Covid Threatens Comeback After India’s Neighbors Beat First Wave

When Prime Minister Imran Khan addressed Pakistan last week, he thanked higher powers for sparing his country the damage Covid-19 wreaked on neighboring India. While the boast wasn’t unfounded, concerns are growing that new waves emerging around the world could yet devastate the rest of South Asia.

“God saved us from disaster,” Khan said in his six-minute speech. “We came out much better.”

The contrasting impact across South Asia has been striking despite sharing common traits of young populations spread across densely packed cities and expansive hinterlands that struggle to access basic health care. With roughly 1.4 billion people, India has about triple the combined population of Pakistan, Sri Lanka and Bangladesh yet it has reported more than10 times as many cases.

That partly reflects how the pandemic has been handled. India imposed a sudden national lockdown in March that triggered anexodus of low-paid workers. Rather than starve in the cities, millions returned to their rural villages and many took the disease with them.

Concerned about the economic damage, Pakistan opted for localized lockdowns and drew on the health networks it has in place for an ongoing battle against polio. It also turned to its powerful army to implement track-and-trace systems aided by deep military surveillance. India’s 36 states and union territories instead imposed a patchwork of regulations and enforcement.

With conservative cultures and less dynamic economies, both Bangladesh and Pakistan also have lower rates of domestic travel compared to India, which likely slowed spreading. One of Bangladesh’s top government health officials, Meerjady Sabrina Flora, said the country’s early screening in January also helped.

The disparity is reflected in economic impact. The International Monetary Fund projects India’s economy will shrink 10.3% this year, compared to more muted downturns of 4.6% in Sri Lanka and 0.4% in Pakistan. Bangladesh is the only country expected to grow.

But as subsequent waves now roil the world, fueled by the onset of winter, risks are growing that the entire region could be overrun by the pathogen.

Daily infections have now started to climb in the smaller South Asian nations although those numbers are still dwarfed by India’s current rate of 46,000 daily cases — down from a September peak of nearly 100,000.

“The pandemic is ongoing,” saidBardan Jung Rana, theWorld Health Organization’s representative in Bangladesh. “Without compliance towards protection measures we can face the scenario of other countries that are experiencing a second wave even more dangerous than the first.”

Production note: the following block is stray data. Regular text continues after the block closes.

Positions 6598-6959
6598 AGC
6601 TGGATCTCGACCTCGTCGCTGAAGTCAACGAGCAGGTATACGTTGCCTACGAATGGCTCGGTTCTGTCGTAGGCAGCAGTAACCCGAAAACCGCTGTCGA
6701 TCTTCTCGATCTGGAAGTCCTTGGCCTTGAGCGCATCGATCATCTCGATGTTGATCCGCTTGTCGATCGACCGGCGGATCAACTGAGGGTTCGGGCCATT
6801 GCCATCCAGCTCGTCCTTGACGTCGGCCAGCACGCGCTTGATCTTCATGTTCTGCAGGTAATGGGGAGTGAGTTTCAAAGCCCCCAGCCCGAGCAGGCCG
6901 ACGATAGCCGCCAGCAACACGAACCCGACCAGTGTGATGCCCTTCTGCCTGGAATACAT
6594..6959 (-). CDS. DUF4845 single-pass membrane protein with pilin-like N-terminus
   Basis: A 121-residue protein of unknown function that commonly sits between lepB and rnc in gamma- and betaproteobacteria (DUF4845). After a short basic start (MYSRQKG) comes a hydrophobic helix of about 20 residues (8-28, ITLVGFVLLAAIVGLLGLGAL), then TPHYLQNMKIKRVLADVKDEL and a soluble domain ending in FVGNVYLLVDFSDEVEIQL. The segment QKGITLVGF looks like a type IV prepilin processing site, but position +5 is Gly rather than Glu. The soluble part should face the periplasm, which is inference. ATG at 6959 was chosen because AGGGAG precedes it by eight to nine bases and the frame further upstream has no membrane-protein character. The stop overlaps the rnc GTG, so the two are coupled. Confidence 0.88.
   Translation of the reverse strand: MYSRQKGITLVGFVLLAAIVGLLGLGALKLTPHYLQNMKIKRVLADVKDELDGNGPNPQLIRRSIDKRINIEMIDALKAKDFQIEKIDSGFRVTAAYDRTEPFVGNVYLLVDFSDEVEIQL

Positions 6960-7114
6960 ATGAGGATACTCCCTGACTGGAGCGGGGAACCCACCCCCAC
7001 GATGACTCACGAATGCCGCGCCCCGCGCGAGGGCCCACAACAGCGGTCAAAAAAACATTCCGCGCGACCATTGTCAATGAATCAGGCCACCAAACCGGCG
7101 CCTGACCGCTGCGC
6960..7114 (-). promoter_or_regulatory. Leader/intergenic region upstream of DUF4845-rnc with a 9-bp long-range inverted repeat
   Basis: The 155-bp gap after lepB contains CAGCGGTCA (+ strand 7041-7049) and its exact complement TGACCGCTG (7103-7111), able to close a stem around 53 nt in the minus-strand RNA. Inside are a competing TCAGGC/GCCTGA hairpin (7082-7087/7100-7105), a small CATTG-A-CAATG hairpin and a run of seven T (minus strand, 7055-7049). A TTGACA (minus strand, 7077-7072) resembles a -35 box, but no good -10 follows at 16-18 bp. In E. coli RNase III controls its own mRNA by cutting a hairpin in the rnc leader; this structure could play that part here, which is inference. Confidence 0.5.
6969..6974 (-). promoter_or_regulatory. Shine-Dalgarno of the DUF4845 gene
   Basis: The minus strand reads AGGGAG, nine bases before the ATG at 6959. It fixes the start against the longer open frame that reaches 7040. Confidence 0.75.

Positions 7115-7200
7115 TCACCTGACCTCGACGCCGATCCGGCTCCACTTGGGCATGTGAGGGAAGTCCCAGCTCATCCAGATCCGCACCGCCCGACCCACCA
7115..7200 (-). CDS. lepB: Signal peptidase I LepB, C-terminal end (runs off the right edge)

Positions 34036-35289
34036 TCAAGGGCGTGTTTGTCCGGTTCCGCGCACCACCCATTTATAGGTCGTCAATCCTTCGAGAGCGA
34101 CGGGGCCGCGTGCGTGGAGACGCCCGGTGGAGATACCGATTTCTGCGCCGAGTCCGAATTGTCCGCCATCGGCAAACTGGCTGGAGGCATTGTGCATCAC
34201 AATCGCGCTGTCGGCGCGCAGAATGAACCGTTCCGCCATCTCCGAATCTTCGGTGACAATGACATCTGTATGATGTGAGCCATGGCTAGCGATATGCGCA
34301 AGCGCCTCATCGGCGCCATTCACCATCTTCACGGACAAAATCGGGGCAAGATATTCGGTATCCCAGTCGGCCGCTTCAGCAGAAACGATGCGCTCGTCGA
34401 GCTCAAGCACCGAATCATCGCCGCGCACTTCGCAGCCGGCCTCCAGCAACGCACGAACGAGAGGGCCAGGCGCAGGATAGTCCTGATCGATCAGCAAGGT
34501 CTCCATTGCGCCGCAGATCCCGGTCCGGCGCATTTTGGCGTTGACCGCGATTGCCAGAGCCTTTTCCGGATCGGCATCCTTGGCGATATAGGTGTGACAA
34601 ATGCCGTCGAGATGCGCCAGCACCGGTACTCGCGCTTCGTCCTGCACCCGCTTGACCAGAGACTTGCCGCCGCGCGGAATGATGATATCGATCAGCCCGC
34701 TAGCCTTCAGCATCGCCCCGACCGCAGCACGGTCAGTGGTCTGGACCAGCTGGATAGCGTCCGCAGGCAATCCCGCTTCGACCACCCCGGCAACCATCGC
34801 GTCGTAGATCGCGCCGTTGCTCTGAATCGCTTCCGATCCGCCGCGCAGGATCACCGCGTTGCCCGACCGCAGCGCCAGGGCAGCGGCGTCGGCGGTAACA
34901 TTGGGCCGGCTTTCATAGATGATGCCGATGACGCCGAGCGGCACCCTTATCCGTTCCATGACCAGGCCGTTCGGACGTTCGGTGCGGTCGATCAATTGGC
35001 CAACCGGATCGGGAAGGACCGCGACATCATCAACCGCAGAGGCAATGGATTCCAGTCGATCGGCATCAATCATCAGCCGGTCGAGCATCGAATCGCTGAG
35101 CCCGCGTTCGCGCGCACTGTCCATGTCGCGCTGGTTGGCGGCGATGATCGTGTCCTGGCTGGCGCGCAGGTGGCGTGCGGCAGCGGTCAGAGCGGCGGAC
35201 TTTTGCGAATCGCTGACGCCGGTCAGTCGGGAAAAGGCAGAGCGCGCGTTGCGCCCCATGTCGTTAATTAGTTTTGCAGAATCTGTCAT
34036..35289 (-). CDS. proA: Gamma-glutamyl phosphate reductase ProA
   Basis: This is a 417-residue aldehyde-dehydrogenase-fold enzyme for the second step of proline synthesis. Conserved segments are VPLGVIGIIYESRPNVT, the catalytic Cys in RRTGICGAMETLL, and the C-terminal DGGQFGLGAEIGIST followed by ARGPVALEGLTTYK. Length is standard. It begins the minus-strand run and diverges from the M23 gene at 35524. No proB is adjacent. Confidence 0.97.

The usualheavy pollution that blights the air of northern India and Pakistan in winter will likely encourage Covid-19 transmission. Added to that are months of festivals and weddings that prompt huge gatherings, with many largely ignoring social distancing and mask wearing. In an attempt to stem infections, Pakistan banned indoor celebrations this month andcurbed attendance to 300.

In Bangladesh, despite government awareness campaigns, Flora said it’s difficult to enforce social distancing in one of the world’s most crowded countries. “Changing people’s behavior is tough,” she said in an interview.

The results in South Asia are muddied by disparities in testing rates and questions about relatively low fatalities.

“In all South Asian settings, the under reporting of deaths continues to be a real limitation,” saidPrabhat Jha, a professor at theUniversity of Toronto’s Dalla Lana School of Public Health. Many people prefer to die at home and “we don’t know what is happening in rural areas in particular.”

India has ramped up testing since June to about 0.68 per thousand people a day, according to Our World in Data figures produced by theUniversity of Oxford and Global Change Data Lab. That compares to Pakistan’s 0.16 and Bangladesh’s 0.09.

“There is still some debate on the numbers and the extent to which they reflect low rates of testing,” said Alan Gelb, a senior fellow at theCenter for Global Development.

While Bangladesh has data to understand general trends, Flora said the country doesn’t have a complete picture as many people are scared to come to test centers and hospitals. That left special coronavirus wards largely empty in August and September while Pakistan, likeIndia, saw its health-care system stretched by a rise in virus-relatedhospitalizations.

“Our neighbors are not testing as systematically or as widely as they should be,” saidGagandeep Khan, a professor of microbiology at the Vellore, India-based Christian Medical College.

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Unable to afford further economically damaging lockdowns, many governments in South Asia are now pinning their hopes on a vaccine after a series of positivedevelopments this month.

India is relatively well positioned as drugmakers in the country race to develop a handful of candidates. Other nations in South Asia will be looking to China and a WHO-backed initiative to score supplies. However, any wide roll-out is still likely months, if not years, away.

“We’re on a slippery slope until a vaccine comes,” said Adar Poonawalla, the chief executive officer of theSerum Institute of India Ltd., the world’s largest producer of vaccines by volume. “At least for a year you’re going to see the peaks and troughs coming up in different regions.”

— With assistance by Muneeza Naqvi, and Jinshan Hong

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